Bus lane petition is not a solution
I write with reference to your report of the petition calling for the closure of the bus lane on Jamaica Road during the closure of Tower Bridge (‘On The Road To Nowhere’ Southwark News, October 6th, 2016)?and particularly with reference to the person understandably angry that he took two hours to make a ten minute journey.
The most obvious response is to suggest that this person walk this journey. However he may be disabled or be transporting a disabled relative and walking may not be practical for either of them. However, closing the bus lane is unlikely to be the solution he feels.
Most cars contain one person (although his, of course, may have contained more) whereas buses typically contain 40-60 people. If those 40-60 people were to get off the bus and into their cars the jam would be much, much worse. I suppose that they could stay on the bus and be stuck in the jam with your complainant but that doesn’t seem very fair. By taking the bus they are not contributing to the jam. Why should they suffer from it?
When jammed up in traffic beside an empty bus lane it feels obvious that if one could speed down the bus lane one’s journey time would be cut – and of course it would.
The problem is that all the other drivers would be able to speed down the bus lane as well, and would already have done so. Instead of waiting 2hrs in a long two-lane jam, your complainant would be likely to wait 2hrs in a shorter 3-lane jam because the roundabout and tunnel access which are causing the hold up would not have widened and the jam (and the time taken to clear it) would remain the same.
All road users are contending with one another for the same amount of road space. It is human to think that others should be inconvenienced rather than ourselves but I do not think that the removal of the bus lane is a fair solution here.
Sally Eva, Peckham
Harriet Harman, we need a hard Brexit
Harriet Harman wonders when the government will be providing £350m weekly to the NHS as promised via the leave bus (Harriet Harman column, Southwark News, October 6th, 2016).
Don’t expect it anytime soon, Harriet. The decision to leave the EU is crazy and stupid.
However, now we’re out let’s go all out with a quick, clean, hard Brexit.
It’d be humiliating and embarrassing for a once great country to go faffing about on hands and knees, pleading and begging for trade terms with the EU. It’s belittling and we’d become a laughing stock.
Whether leaving will work for Britain – who knows?
It’s a heck of a gamble.
Incidentally re the repeated boast that the UK is the 5th largest economy in the world (now contested by California), this prosperity and success occurred while we were members of the EU. There’s no guaranteee that it’ll continue.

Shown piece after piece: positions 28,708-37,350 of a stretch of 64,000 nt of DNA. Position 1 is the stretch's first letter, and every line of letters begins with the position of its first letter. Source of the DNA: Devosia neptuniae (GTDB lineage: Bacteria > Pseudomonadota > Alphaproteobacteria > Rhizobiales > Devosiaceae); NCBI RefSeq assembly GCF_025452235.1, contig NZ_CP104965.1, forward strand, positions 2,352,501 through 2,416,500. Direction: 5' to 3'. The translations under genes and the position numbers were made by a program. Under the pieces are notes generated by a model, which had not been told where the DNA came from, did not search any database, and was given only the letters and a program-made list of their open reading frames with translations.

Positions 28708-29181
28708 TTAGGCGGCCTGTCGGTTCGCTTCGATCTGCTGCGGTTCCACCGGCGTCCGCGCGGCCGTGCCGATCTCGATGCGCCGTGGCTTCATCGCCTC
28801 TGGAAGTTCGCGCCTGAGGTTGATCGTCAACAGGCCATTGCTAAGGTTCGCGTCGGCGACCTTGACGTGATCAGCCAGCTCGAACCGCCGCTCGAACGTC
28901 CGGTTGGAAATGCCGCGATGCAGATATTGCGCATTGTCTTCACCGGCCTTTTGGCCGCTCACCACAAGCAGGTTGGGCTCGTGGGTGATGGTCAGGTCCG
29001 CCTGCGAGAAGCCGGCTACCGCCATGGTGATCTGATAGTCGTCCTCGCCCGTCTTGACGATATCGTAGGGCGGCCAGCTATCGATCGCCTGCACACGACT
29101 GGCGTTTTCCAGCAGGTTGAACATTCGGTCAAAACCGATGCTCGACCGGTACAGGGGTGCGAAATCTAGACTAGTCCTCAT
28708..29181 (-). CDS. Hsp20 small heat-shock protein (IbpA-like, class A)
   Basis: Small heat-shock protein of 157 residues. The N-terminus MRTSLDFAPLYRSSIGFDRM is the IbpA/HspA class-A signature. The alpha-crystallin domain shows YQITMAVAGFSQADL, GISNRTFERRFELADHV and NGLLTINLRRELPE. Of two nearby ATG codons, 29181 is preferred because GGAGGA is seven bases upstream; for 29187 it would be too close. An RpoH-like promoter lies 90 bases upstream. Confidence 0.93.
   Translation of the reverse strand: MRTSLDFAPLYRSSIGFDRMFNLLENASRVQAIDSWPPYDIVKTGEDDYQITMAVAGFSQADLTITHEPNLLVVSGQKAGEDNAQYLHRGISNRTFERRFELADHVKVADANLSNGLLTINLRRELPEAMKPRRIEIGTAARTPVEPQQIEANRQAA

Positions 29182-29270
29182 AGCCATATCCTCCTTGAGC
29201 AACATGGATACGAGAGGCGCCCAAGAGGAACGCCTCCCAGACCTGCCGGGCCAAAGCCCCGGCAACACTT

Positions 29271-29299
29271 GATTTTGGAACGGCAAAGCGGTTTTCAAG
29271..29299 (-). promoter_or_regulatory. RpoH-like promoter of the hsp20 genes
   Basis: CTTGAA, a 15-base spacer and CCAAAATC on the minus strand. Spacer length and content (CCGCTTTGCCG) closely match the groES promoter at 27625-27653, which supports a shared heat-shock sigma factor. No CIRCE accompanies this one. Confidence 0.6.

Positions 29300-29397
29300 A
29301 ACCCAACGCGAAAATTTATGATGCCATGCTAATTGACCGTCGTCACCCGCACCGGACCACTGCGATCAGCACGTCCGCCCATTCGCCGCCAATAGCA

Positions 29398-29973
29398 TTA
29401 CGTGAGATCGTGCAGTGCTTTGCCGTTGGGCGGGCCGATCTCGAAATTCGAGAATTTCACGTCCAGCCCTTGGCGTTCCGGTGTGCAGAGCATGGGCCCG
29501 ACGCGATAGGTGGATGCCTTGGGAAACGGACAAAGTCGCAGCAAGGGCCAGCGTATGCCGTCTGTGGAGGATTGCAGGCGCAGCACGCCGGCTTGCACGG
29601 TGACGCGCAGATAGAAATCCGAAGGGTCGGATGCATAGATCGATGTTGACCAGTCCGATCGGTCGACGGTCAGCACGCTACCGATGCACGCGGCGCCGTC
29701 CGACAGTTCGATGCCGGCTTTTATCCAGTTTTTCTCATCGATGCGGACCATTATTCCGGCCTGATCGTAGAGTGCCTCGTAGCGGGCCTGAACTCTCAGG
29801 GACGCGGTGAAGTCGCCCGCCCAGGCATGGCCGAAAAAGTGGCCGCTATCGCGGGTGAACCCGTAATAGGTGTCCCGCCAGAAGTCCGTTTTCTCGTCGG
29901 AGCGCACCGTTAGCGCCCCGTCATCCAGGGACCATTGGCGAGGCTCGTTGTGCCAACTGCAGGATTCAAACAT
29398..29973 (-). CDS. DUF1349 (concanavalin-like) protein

Michael Zehse, Peckham
Southwark isn’t listening to us
There is no demand for Southwark to chainsaw trees and mound over or dig up family graves for burial plots.
The first non-planning application survey on burial in over five years just released shows clearly this.
These graves wouldn’t even be permanent just short-term burial then dug up again for the next one, one in, one out. And the Council isn’t telling ‘new’ burial plot buyers that they are to be buried amongst the remains of the dead.
Southwark burial Councillor Ian Wingfield admitted to the residents’ Cemetery Strategy Stakeholder Group last week that, five years into this project the Council haven’t even begun investigating the alternatives – better, fairer, more environmental and cheaper options.
We implore Southwark to listen to their residents, stop destroying the Camberwell Cemeteries and make them Memorial Park Nature Reserves for all.
Blanche Cameron, The Save Southwark Woods Campaign
New boost will help fight knife crime
Knife crime with injury is becoming a growing problem for our capital.
Last week it was reported that elven people a day are injured by people carrying knives in London.
For some time we’ve been seeing an increase in the number of stabbings in our city. Cuts made to frontline policing during Boris Johnson’s mayoralty have clearly taken their toll. We’ve seen the erosion of those links between the police and communities which are vital in giving local people the courage to report if they know someone who is carrying a knife, or if they witness an incident. As a result there is a question mark hanging over the extent to which young people today trust the police.
Mayor Khan’s decision to boost neighbourhood policing with a second constable in every ward is a positive step in rebuilding those relations. The next step is to step up the work with schools and voluntary organisations to truly educate young people about the consequences of carrying knives.
Opening up these dialogues is essential to understanding why young people carry weapons and identifying tailored solutions to what is a very complex issue.
Florence Eshalomi, London Assembly Member for Lambeth and Southwark